A horticultural firm claiming to lead the way in moving towards alternatives to peat-based compost, lobbied the UK Government to be allowed to sell the product to gardeners beyond 2030, an investigation by The Ferret has found.
Westland Horticulture – which extracts peat from a site in Midlothian with some of the “most threatened habitats in Europe” – has claimed to be “sector leading” in eschewing peat-based compost because it contributes to global warming.
However, in documents obtained by The Ferret under freedom of information law, Westland can be seen lobbying to be allowed to continue selling the compost to gardeners for the next decade or so.
Peatlands have been described as Scotland’s rainforests because of the large amounts of carbon they store – estimated to be equivalent to around 140 years’ worth of the country’s total greenhouse gas emissions. But when these areas are mined for peat the carbon is released into the atmosphere, contributing to global warming.
In December 2021 the UK Department for the Environment (Defra) launched a consultation on a proposed ban on the sale of peat-based compost in England and Wales by 2024.
Other options presented in the consultation include continuing with “business as usual” by allowing a voluntary approach on phasing out peat, or permitting its continued sale subject to an additional charge.
Correspondence obtained by The Ferret shows Westland responding to Defra after it shared a document with industry and environmental groups ahead of the public consultation.
The documents reveal that in August 2020 Westland argued that “the proposed environmental strategy needs to acknowledge the positive role peat (when carefully managed) can play in delivering a sustainable growing media plan for the amateur and commercial horticultural sectors”.
The horticultural firm also called for a “roadmap” to “enable and allow the amateur market to use 30 per cent peat use by total volume by 2030 [and] move towards 20 per cent by total volume beyond 2030”.
Defra initially refused to release the documents in response to The Ferret’s request, claiming that “respondents were under the expectation their responses would be treated in confidence”. It cited the “public interest in Defra being able to carry out its formal policy making processes in confidence”.
However, after an appeal to the Information Commissioner, which oversees freedom of information in England and Wales, Defra released the documents.
Westland’s peat extraction operations at Auchencorth Moss, near Penicuik, have previously been criticised as an “archaic practice” for which there is “absolutely no need” by the Scottish Wildlife Trust.
Speaking in 2017, when Westland’s license to extract peat at the site was renewed, the SWT pointed out that “lowland raised bogs” such as Auchencorth “are among the rarest and most threatened habitats in Europe, and take thousands of years to form.”
The permission granted to continue peat extraction granted by Midlothian Council in 2017 does not expire until 2042. The council claimed at the time it could not restrict Westland’s activities without being “liable to pay compensation for loss of income.”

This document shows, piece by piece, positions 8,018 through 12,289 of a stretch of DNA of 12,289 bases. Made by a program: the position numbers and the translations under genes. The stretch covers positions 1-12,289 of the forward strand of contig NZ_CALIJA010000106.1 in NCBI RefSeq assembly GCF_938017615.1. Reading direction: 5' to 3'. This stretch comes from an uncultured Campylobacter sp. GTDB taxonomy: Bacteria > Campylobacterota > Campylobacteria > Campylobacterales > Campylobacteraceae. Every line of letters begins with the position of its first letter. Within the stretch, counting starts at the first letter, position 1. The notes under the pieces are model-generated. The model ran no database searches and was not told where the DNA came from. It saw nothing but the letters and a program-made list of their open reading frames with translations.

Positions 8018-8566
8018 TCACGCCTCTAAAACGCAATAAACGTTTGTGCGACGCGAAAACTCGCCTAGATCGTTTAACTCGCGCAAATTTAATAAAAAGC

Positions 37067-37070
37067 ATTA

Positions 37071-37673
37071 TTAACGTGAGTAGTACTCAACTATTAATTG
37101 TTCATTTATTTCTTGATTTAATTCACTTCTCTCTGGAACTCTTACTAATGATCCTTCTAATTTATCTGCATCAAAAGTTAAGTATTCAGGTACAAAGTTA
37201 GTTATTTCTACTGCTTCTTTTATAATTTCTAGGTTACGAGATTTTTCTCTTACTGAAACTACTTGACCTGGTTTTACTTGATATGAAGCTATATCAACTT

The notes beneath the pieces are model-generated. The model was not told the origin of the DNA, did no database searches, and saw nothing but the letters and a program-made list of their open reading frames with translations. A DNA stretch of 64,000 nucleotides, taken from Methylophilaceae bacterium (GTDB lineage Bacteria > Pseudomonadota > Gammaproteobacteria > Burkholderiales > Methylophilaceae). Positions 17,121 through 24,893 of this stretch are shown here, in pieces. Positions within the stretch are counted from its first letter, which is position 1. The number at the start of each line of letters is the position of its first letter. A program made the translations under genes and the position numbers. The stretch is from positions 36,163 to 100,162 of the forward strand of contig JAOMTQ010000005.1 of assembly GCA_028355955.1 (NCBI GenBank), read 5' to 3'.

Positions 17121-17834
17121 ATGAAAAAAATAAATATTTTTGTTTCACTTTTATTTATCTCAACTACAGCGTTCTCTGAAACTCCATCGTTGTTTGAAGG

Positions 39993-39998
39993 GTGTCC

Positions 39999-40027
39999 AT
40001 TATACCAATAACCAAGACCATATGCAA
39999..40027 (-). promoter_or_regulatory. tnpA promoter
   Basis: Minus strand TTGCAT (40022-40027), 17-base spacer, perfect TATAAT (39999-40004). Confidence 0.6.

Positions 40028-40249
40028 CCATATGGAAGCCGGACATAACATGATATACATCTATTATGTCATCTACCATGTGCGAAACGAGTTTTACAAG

Mark Ruskell MSP, Scottish Greens environment spokesperson, said the restoration of peatlands is key to tackling the “twin crises” of biodiversity loss and global warming.
“There is absolutely no need for the continued use of peat for horticulture and it is extremely disappointing to see commercial operators seek to delay important initiatives that will protect our environment,” Ruskell added. “I urge authorities on both sides of the border to press ahead with plans to restore vulnerable habitats and not allow vested interest to derail this important work.”
Joan Edwards, director of policy and public affairs at The Wildlife Trusts, said: “We’ve known for years how harmful the effects of peat extraction are. Peatlands are vital carbon-storing habitats and it’s absolutely crucial that they remain intact for nature’s sake and to help us tackle climate change.
She added: “The government’s voluntary target for the horticulture sector to stop selling peat compost to gardeners by 2020 has clearly failed and been unsuccessful in changing the industry. For the sake of wildlife and the planet, it’s time for the UK Government to stop dithering over this crucial issue and bring an end to peat compost sales in our shops and garden centres immediately.”
A Defra spokesperson said that peatland policy is a devolved matter but governments across the UK are “working together to identify opportunities for closer collaboration”.
The spokesperson added: “We have published a full consultation on banning the sale of peat and peat containing products in the amateur sector by the end of this parliament. This forms part of our England Peat Action Plan setting out the Government’s commitment to protecting and restoring these precious landscapes.”
In September 2021 the Scottish Government published ‘A Fairer, Greener Scotland: Programme for Government 2021-22,’ in which it stated that it would “take forward work to develop and consult on a ban on the sale of peat related gardening products as part of our commitment to phase out the use of peat in horticulture.” However, it has yet to publish a timeframe for the proposed ban.
The Ferret revealed in 2021 that UK Government bodies overseen by Defra had bought thousands of tonnes of peat-based compost over the past five years, despite government policy being in favour of phasing out its use.
FOIs have shown that Westland is among the companies supplying peat-based compost to UK Government forestry bodies.
Westland declined to comment.
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